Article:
But on a powered craft you can distribute the masses in such a way that your dynamic factors become more tolerable due to the inertial charactiristics of the displaced masses. Of course you can't get carried away here since the aero controls are sized for the particular airframe and wing, and without a conventional tail, have substantially less effectiveness, but some potential can be gained by careful placement of the aircraft major components.
     
  5. Apr 13, 2006 #5

    ebonheart_2

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    I can't find any pictures of it on the web, but I know I've seen some before! Or atleast I think I know what your talking about.
     
  6. Apr 13, 2006 #6

    orion

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    At one time I had about half a dozen pictures of the Opal but now all I have left is the one below - I'm not sure where all the others disappeared to.
     

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  7. Apr 13, 2006 #7

    ebonheart_2

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  8. Apr 13, 2006 #8

    Norman

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    A constant chord plank can use either system because the longitudinal distance from the CG to the trailing edge is constant along the span. Forward swept planks like Marske and Fauvel have the pitch control at the center and ailerons at the tip because the tip doesn't provide any moment arm.

    Marske doesn't use any washout because the slight forward sweep has the same effect, the root stals first
     
  9. Apr 14, 2006 #9

    Topaz

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    Okay, this is just great stuff. Orion, I want to kind of 'parrot' back some of what you were saying regarding mass distribution in my own words, to make sure I'm really grasping it.

    If I'm understanding you correctly, having the large masses a little farther away from the CG than 'absolutely possible' could be a beneficial thing. Essentially you're 'lengthening the pendulum' and slowing down the period of the phugoids to something more comfortable from the pilot's point of view, and the added pitch-axis inertia would help damp their formation in the first place. Obviously this could be overdone, such that the extra inertia of the system works against you once it's rotating about the pitch axis, and the control surfaces (and static stability) couldn't generate enough opposing moment to get you back to straight and level in the first place.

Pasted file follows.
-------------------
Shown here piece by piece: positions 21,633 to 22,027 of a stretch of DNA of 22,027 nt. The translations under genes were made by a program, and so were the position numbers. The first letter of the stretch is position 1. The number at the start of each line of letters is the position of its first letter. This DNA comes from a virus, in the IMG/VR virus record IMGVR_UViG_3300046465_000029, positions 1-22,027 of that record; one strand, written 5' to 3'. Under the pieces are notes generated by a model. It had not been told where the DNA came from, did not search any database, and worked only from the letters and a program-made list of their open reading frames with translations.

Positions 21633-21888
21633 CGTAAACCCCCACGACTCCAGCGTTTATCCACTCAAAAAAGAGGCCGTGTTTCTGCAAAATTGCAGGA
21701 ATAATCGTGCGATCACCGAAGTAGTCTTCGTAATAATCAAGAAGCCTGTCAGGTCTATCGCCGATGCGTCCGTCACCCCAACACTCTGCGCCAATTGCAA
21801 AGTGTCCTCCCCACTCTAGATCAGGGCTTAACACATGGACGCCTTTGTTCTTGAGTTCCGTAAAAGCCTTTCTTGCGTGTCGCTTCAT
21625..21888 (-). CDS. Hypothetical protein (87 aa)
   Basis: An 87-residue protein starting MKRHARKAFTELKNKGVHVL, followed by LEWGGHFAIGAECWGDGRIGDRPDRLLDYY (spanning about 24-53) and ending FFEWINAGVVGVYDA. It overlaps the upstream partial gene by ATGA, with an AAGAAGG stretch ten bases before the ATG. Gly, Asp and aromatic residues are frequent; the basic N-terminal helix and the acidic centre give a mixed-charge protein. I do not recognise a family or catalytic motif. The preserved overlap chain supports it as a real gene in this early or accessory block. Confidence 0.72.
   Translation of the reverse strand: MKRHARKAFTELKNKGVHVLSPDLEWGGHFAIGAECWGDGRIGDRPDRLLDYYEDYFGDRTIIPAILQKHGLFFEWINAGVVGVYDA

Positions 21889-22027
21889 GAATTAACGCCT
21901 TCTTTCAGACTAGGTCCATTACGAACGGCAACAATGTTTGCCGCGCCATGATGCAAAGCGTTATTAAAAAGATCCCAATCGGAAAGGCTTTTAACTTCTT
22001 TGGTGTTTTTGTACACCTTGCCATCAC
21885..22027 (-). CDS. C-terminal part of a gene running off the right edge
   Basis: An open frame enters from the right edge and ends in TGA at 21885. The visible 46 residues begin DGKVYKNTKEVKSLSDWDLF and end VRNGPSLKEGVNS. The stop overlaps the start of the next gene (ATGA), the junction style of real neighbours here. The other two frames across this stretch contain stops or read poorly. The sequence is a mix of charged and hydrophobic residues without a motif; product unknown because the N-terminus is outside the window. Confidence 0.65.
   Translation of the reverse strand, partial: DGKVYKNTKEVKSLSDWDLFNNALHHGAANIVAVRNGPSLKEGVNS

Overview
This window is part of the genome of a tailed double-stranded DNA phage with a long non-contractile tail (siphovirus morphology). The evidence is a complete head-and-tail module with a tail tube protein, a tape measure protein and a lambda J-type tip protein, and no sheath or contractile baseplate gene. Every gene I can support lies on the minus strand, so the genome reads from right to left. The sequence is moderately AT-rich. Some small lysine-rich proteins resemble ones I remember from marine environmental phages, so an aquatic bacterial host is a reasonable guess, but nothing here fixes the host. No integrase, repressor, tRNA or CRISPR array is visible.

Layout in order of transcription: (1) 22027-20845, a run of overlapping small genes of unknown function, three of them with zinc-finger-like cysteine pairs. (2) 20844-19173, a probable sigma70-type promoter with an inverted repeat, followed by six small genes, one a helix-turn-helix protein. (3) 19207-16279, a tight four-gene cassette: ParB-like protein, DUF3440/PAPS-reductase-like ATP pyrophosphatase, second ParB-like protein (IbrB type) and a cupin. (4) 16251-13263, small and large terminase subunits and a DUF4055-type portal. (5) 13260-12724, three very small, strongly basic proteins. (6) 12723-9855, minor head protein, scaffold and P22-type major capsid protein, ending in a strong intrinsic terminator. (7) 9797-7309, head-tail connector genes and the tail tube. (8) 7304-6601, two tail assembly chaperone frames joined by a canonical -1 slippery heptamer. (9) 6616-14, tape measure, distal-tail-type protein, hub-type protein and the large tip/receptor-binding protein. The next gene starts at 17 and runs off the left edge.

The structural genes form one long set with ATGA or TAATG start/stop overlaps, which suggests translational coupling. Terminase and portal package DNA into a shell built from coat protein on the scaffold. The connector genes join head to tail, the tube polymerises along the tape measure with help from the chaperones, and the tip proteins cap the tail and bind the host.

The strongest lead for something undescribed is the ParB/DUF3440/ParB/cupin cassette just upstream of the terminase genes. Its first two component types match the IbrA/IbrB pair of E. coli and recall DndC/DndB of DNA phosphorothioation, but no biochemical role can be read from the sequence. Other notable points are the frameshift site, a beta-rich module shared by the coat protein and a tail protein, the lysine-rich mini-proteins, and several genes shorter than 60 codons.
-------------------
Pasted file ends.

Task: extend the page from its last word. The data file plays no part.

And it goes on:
Is that about right? I had been quite concerned abou the 'overdoing' it part, and overwhelming the weak control authority and damping in my 'plank design. Perhaps I was putting too much weight on that effect. Nickel & Wohlfart also mention a high-frequency, medium-amplitude pitch ocillation in turbulence connected with several flying planks and low-sweep flying wings, notably the SB 13 sailplane. They call it "pecking". I would imagine 'lengthening the pendulum' might help reduce or prevent that.

    I went back to my notes and texts and did a little more research on pitch control placement for flying planks. The results were:

    • Full-span elevons have the least effect on the induced drag with control-surface deflection, as one might expect.
    • Center-mounted elevators (with outboard ailerons) affect the induced drag the most, and may promote tip stall because of the change in the lift distribution with 'nose up' deflections.
    • Outboard elevators (with either spoilers or inboard ailerons) are less effective as pitch control devices, because of tip losses (end plates can reduce the effect)
    • Full-span elevons worsen the landing problem I alluded to in earlier posts: When they are deflected for 'nose-up', they immediately reduce section Cl over the entire wing, before eventually increasing the angle of attack to the point that the overall wing CL goes up and you begin to climb. If you make a sharp nose-up control motion at low altitude (such as during flare), this can potentially cause the aircraft to settle suddenly and perhaps impact the ground. Limited-span pitch controls reduce this effect *somewhat*, but it's pretty much inherent in flying planks to one degree or another.
    • The increase in induced drag for center-mounted elevators can be reduced by increasing the local wing chord over the span of the elevator itself, along with some small adjustments to the wing planform near the tips. Nickel & Wohlfart give a theoretical basis for this and a method to determine the required increase in chord. Done properly, they claim that this 'fix' works "independantly of the CL value and the deflection angle" of the elevator. From what I can see, both Fauvel and Marske are using this technique - or at least they both are extending the elevator chord on their later designs.